ly in Figure 6 as occupying a notch 28 in the
Take note that the lips I4 and I5 are curved
and represent arcs that are a prolongation cf
the original arcs shown at the ends of feltpads
over which the sandpaper is passed, in being
loaded and used, with no sign of having reached,
disastrously, beyond the limitation of flexibility.
In using the tool bear in mind that the sand
paper has a background of several folds of felt,
ratchet plane 21, and in the lift overcoming the
said folds resembling nodes and loops, said loops
force of a molecular spring located in the jaw
equivalent to waves the crests of which bring
manifold lines of sandpaper to bear on the sur
15 face to be abraded, whether the tool in use
moves in transverse, oblique or horizontal direc
ward from the tool (or section 1) and off. In
tio-ns. The idea is to multiply the cutting lines
a reverse procedure the section 2 is back again,
I2 of the mouth II ; then, third, push the sand
paper locking device known as a smouth out
locked securely to section 1.
In Figure 1 the handhold 24 known as sec
of the sandpaper indeñnitely, consuming its en
tire value available, except the remnants in the
tion three is fastened to the pair of sandpaper 20 clamps, said remnants being used later in the
miniature tools each known as an individual
locking devices Il known as section 2 which,
sandpaper locking device, Figure 2. In feather
in turn, is attached to the sandpaper matrix
known as section 1.
To remove the handheld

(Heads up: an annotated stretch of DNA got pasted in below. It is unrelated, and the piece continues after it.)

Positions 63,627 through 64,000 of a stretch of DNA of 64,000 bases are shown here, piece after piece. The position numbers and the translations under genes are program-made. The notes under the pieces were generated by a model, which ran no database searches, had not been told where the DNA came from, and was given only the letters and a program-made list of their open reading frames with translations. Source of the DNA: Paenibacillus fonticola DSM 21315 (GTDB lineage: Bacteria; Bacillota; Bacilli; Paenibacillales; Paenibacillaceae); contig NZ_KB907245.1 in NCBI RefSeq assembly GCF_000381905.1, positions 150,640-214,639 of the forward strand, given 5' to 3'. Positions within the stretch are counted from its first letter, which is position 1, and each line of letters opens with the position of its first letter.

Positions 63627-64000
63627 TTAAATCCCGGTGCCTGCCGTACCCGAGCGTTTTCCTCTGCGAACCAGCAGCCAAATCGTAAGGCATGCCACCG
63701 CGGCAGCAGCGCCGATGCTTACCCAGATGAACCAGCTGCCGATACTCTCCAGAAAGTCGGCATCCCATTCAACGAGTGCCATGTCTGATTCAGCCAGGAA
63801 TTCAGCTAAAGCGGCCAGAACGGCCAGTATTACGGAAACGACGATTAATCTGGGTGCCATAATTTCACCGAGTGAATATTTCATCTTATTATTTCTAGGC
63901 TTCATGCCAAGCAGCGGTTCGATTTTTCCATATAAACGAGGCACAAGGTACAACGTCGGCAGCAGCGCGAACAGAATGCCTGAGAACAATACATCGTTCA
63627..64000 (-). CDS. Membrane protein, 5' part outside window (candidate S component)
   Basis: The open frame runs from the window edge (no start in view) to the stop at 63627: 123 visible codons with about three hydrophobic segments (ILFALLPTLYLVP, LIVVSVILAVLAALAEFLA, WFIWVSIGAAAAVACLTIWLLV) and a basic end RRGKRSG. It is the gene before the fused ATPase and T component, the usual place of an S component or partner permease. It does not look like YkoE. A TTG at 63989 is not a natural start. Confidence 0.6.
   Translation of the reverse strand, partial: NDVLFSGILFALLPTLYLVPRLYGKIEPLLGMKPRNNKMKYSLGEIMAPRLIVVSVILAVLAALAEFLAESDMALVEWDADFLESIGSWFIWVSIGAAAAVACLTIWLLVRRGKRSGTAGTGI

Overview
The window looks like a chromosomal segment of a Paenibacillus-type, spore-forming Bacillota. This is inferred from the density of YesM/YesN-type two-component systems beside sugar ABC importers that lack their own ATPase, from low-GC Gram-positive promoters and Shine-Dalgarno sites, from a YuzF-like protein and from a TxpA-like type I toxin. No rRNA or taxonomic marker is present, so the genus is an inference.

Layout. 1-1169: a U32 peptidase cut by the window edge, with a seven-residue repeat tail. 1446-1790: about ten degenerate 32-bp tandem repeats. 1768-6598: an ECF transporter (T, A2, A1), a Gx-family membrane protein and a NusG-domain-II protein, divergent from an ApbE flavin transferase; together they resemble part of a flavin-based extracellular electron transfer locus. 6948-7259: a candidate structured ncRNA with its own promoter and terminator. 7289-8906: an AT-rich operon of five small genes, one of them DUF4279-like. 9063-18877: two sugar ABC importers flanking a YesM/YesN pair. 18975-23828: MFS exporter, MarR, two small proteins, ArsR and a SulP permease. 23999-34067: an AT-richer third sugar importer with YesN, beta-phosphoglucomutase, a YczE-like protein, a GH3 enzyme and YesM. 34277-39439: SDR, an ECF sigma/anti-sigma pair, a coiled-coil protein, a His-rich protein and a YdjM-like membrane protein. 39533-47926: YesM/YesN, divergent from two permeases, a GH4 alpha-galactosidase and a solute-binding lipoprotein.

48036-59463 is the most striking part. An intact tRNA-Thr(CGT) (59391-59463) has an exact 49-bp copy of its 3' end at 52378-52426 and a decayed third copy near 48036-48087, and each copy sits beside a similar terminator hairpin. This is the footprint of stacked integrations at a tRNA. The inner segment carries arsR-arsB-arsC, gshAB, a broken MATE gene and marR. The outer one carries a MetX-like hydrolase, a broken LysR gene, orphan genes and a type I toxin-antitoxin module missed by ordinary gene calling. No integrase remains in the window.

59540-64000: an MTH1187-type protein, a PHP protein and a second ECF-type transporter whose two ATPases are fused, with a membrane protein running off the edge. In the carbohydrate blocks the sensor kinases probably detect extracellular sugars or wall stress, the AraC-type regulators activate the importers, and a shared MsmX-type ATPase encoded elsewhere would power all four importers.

edging use the curved ends of the tool as a means
of avoiding too large a range of feather edging
hold of the shell at its sides, exert a lateral pres 25 with a consequent waste 0f abrasive material.
In using the guardrail of felt as a protective ap
sure on the shell until the larger ends of the
purtenance for saving strips of chrome orna
pear-shaped holes 25 swap places with the small
mentation, for example, from incautious
er semicircular ends which the molecular spring
scratches, bring the lateral side of the tool close
held tight in the troughs of the threaded bolt
ends and jam against the nuts 23. Having 30 to the ornament, press down on the tool and slide
it, tilted, close up to the ornament. Such a
brought the shell into that position, lift it off,
maneuver forces the guardrail under the sand
whereupon the molecular spring is inert. To re
paper at its edge, permitting necessary abrading
place the handhold, then, reverse the procedure;
close to the strip-_and no harm done from
that is, exert a lateral pressure on the shell,
having brought it into a position in which the 35 scratching.